Jewish High School Students Representing Iran at Model UN Competition Describe Challenges Defending Islamic Republic on Road to Victory
Jewish high school students who won a Model United Nations (UN) competition earlier this month told The Algemeiner on Tuesday about the challenge involved in simulating representation for the Islamic Republic of Iran.
Jonah Karoll, a member of Illinois’s Rochelle Zell Jewish High School Model UN team — which, for the third consecutive year, won at the March 18 national competition held at the UN’s General Assembly Hall in New York — said, “It almost felt wrong at first to have to take stances that are against Israel and the human rights values the Jewish people stand for. But our job is to step into the shoes of the country we are assigned.”
Zev Mishell, one of the team leaders, said putting himself in “the mindset of Iran” has changed how he feels about the country.
“It really teaches you to put yourself in their perspective, and try to see the world through their eyes,” he said.
Arielle Small, who spoke at a Human Rights Council simulation on women’s rights in conflict zones, said the team visited the Iranian consulate in preparation for the competition, where they met with diplomats and had an opportunity to ask questions. “It was a crazy thing, 30 Jews in kippot (skullcaps) walking into that building,” she noted.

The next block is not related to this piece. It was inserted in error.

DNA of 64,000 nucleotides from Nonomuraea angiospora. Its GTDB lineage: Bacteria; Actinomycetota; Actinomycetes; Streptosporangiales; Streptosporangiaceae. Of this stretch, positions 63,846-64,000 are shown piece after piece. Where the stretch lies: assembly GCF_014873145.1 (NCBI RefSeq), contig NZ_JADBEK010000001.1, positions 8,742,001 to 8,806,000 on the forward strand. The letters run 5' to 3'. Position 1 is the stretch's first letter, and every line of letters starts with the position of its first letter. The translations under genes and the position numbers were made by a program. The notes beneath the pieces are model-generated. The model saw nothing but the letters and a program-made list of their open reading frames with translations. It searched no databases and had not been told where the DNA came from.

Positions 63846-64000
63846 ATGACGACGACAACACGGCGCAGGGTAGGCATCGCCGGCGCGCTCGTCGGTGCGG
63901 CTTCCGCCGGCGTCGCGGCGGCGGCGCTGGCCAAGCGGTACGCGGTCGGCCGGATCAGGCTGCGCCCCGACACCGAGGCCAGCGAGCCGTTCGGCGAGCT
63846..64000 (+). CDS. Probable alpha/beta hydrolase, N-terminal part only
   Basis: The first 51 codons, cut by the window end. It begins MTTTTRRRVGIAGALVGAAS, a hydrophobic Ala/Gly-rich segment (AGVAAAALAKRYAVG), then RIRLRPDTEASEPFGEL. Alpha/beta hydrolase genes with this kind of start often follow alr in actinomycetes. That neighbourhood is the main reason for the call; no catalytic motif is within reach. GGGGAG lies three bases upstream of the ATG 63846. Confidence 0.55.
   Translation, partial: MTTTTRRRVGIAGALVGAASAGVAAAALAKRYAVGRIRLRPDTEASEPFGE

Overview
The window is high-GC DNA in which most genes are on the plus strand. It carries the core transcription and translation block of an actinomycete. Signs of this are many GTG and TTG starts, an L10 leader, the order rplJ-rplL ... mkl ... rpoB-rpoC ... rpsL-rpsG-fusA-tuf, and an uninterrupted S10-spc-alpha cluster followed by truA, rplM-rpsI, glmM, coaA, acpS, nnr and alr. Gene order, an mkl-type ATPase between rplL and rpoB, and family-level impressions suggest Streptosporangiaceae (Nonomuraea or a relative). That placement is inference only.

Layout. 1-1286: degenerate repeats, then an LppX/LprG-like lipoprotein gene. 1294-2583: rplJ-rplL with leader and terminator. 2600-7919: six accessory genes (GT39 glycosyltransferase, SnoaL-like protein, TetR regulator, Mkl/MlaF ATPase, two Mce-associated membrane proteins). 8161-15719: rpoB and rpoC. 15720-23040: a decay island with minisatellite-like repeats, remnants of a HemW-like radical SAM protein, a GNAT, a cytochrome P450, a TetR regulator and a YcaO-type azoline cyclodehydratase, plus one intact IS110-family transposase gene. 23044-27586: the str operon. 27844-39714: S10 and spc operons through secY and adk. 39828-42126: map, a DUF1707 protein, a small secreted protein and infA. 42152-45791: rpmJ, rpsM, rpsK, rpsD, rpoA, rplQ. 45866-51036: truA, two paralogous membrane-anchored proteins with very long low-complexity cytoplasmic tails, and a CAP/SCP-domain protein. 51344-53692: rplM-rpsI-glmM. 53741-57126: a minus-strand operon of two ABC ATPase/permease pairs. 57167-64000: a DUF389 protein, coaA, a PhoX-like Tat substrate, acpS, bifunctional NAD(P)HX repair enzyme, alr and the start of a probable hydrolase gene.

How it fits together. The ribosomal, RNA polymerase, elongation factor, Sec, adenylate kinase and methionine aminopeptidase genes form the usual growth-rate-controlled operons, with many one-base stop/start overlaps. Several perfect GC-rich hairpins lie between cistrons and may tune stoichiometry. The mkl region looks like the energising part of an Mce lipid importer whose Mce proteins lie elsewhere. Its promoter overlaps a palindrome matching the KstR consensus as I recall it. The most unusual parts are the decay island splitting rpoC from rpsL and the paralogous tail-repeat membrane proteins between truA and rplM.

Eli Nasatir, who sat on a mock International Atomic Energy Agency, said that having visited Israel, his teammates had a unique advantage over the average American student in understanding some of Iran’s cultural challenges.
“When we walked into the consulate, the first thing we see is this huge picture of the Ayatollah, glorifying him. It hit me how ingrained religion is in that country, while, at the same time, it is modern and modernizing, which is the balancing act Israel is doing all the time — though, obviously, Israel is a lot better at it than Iran,” he said.
Karoll attributed his school’s three years of success at the Model UN to the team’s dedication to being “mentsches.”
“It’s important to us that we represent Jewish values. We walk around with kippot on; we are known as ‘the Jewish Team,'” he said.
The victorious Rochelle Zell team beat more than 2,800 students from 23 countries at the three-day annual conference.